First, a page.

Charles E. Yallowitz was born, raised, and educated in New York. Then he spent a few years in Florida, realized his fear of alligators, and moved back to the Empire State. When he isn't working hard on his epic fantasy stories, Charles can be found cooking or going on whatever adventure his son has planned for the day. 'Legends of Windemere' is his first series, but it certainly won't be his last.
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23 Responses to 7 Tips to Writing Factions in Fiction

  1. Pingback: 7 Tips to Writing Factions in Fiction — Legends of Windemere | When Angels Fly

  2. L. Marie says:

    Great tips, Charles! It’s interesting how warring factions affect life for everyone, even those not involved, especially if their sparring causes the distribution of resources to be held up.


  3. Liked this, Charles. Factions are difficult to write but these tips help.


  4. Reblogged this on Chris The Story Reading Ape's Blog and commented:
    Great tips from Charles 👍😃


  5. jomz says:

    I agree that factions don’t need to be according to very sensitive real-world examples like religion or race. Fantasy fiction can have many factions that for someone outside of that world may seem silly.

    Then again, there are a lot of “factions” in our lives that we are a part of that we probably have not noticed. Teams competing for jobs was one that slipped through the cracks for me had you not pointed it out.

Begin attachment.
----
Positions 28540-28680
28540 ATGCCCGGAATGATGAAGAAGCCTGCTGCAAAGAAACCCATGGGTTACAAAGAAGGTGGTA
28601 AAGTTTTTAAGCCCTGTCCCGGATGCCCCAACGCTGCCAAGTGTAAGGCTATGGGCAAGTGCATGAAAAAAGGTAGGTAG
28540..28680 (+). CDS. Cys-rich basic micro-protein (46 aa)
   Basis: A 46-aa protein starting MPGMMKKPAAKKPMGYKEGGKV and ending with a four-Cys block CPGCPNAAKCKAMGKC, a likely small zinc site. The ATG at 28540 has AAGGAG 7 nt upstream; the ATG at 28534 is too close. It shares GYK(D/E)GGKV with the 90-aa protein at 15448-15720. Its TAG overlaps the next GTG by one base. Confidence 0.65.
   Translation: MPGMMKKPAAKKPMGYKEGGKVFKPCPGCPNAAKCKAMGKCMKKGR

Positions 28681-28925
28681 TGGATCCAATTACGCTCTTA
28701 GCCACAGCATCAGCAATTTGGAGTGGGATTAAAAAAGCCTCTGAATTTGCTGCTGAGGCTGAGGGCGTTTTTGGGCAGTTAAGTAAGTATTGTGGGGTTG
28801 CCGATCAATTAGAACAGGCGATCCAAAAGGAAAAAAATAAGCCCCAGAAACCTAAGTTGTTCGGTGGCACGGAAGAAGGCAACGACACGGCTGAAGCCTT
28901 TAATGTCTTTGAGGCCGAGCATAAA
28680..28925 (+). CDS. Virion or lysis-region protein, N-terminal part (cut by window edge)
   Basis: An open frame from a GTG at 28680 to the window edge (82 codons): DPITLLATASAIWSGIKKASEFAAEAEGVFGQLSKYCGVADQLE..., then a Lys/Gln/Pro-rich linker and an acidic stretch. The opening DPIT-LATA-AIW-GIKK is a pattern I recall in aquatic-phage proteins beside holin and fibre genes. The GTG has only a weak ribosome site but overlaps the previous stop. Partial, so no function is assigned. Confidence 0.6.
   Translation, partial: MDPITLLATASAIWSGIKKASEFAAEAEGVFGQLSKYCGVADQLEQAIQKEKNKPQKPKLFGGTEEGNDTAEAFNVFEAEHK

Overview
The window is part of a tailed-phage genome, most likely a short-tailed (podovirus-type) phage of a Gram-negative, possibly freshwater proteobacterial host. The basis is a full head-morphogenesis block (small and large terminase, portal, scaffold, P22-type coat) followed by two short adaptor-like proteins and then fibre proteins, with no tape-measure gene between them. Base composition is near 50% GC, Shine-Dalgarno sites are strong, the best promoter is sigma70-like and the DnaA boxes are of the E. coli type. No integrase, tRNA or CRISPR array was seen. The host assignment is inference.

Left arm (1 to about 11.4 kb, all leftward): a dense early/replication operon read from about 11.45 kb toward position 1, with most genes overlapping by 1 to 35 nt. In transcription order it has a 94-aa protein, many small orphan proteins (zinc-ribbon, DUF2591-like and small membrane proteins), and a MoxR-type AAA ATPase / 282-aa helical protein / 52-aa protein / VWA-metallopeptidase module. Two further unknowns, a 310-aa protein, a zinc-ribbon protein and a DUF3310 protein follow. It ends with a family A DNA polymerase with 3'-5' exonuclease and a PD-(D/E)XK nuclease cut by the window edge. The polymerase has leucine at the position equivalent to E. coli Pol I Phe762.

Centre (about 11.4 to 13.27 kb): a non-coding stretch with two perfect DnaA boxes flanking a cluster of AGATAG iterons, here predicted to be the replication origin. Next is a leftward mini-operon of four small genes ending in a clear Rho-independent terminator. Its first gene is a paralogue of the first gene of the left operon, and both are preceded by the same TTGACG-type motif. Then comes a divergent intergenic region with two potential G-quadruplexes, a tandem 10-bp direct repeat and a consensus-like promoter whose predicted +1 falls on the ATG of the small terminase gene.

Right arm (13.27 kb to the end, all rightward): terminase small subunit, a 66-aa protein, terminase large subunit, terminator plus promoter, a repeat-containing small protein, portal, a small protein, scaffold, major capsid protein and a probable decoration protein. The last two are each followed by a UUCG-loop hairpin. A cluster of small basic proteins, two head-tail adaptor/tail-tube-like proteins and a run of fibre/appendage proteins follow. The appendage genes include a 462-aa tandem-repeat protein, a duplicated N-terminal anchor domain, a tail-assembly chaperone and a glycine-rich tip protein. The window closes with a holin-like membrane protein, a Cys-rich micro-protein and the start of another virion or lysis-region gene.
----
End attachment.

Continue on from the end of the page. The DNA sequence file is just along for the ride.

6. V.M.Sang says:

    Thanks for that, Charles. I’m currently writing a few back stories for my Wolves ov Vimar series. There are rival street gangs. This helps greatly in dealing with this.


  7. ShiraDest says:

    Thank you for these point, especially the base of ops and name, which, in writing a story with informal factions lined up against either protag or antag within a small community, I hadn’t considered.
    Best, Shira

    Liked by 1 person

  8. Your graphic of Fairy Tale is right on point. The guild hall is their central location. They’re sort of a training site (but for members only). They do employment by sending members on missions. They have a structure of powers with the main guild leader and then four or five high-powered mages, which is where you assume the next guild leader will come from. There are other guilds that rival against them.

    Of course, Hogwarts is another great example. The four Houses are still part of the same school.

    It’s fun to do themes with this, too. In my book The Seven Exalted Orders, there were seven orders of wizards that all had the same elemental power and jealously watched each other to make sure no one order became too powerful.


  9. Pingback: 7 Tips to Writing Factions in Fiction — Legends of Windemere – Jomz Ojeda’s Blog

  10. Pingback: Author Inspiration and This Week’s Writing Links – Staci Troilo

  11. AliciaMireles says:

    Oh very good tips! I love world building tips and advice! Thank you for sharing! Are most of your posts related to world building in high fantasy? Or just writing based in general?


  12. Pingback: 7 Useful Writing Tip Posts – Penstricken